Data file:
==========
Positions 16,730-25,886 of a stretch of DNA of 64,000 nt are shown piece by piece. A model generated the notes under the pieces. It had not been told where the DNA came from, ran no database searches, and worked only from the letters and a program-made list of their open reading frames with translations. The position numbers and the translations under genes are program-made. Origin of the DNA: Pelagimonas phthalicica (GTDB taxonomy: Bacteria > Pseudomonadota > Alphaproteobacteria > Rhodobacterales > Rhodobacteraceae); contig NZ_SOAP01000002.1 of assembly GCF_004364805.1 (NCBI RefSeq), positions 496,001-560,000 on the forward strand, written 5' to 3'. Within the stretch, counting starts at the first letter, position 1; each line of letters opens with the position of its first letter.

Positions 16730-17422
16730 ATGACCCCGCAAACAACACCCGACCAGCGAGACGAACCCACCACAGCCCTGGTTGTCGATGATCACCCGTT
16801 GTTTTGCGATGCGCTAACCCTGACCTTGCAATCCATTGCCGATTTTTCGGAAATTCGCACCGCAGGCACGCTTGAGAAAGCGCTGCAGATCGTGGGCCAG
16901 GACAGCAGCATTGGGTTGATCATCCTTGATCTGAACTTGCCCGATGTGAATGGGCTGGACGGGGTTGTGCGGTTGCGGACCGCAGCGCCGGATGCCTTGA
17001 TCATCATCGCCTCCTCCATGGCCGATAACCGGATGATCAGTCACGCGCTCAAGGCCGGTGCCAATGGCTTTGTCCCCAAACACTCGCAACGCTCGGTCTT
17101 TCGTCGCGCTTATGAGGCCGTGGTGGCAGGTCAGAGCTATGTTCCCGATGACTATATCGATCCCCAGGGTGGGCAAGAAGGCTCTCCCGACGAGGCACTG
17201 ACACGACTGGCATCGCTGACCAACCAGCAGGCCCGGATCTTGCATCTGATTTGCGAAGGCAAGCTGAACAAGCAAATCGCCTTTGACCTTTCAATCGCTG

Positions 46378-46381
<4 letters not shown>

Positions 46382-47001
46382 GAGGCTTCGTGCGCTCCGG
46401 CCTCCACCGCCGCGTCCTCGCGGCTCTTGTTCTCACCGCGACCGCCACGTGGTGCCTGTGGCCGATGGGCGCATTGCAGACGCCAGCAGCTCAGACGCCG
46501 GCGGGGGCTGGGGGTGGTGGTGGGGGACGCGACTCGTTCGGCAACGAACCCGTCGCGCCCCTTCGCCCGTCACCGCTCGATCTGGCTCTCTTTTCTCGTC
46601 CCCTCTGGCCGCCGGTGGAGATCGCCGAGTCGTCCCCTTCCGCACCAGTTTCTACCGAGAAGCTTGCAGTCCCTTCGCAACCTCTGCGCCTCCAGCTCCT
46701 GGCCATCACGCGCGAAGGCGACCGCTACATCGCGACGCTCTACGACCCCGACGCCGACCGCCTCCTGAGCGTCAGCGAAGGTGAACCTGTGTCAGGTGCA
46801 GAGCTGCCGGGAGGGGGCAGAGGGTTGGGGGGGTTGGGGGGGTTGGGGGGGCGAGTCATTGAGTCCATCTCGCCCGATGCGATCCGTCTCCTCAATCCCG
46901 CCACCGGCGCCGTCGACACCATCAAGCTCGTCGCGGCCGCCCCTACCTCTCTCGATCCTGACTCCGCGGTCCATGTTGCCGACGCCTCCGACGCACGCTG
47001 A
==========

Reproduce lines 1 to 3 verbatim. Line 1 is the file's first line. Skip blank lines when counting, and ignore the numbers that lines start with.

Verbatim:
Positions 16,730-25,886 of a stretch of DNA of 64,000 nt are shown piece by piece. A model generated the notes under the pieces. It had not been told where the DNA came from, ran no database searches, and worked only from the letters and a program-made list of their open reading frames with translations. The position numbers and the translations under genes are program-made. Origin of the DNA: Pelagimonas phthalicica (GTDB taxonomy: Bacteria > Pseudomonadota > Alphaproteobacteria > Rhodobacterales > Rhodobacteraceae); contig NZ_SOAP01000002.1 of assembly GCF_004364805.1 (NCBI RefSeq), positions 496,001-560,000 on the forward strand, written 5' to 3'. Within the stretch, counting starts at the first letter, position 1; each line of letters opens with the position of its first letter.

Positions 16730-17422
16730 ATGACCCCGCAAACAACACCCGACCAGCGAGACGAACCCACCACAGCCCTGGTTGTCGATGATCACCCGTT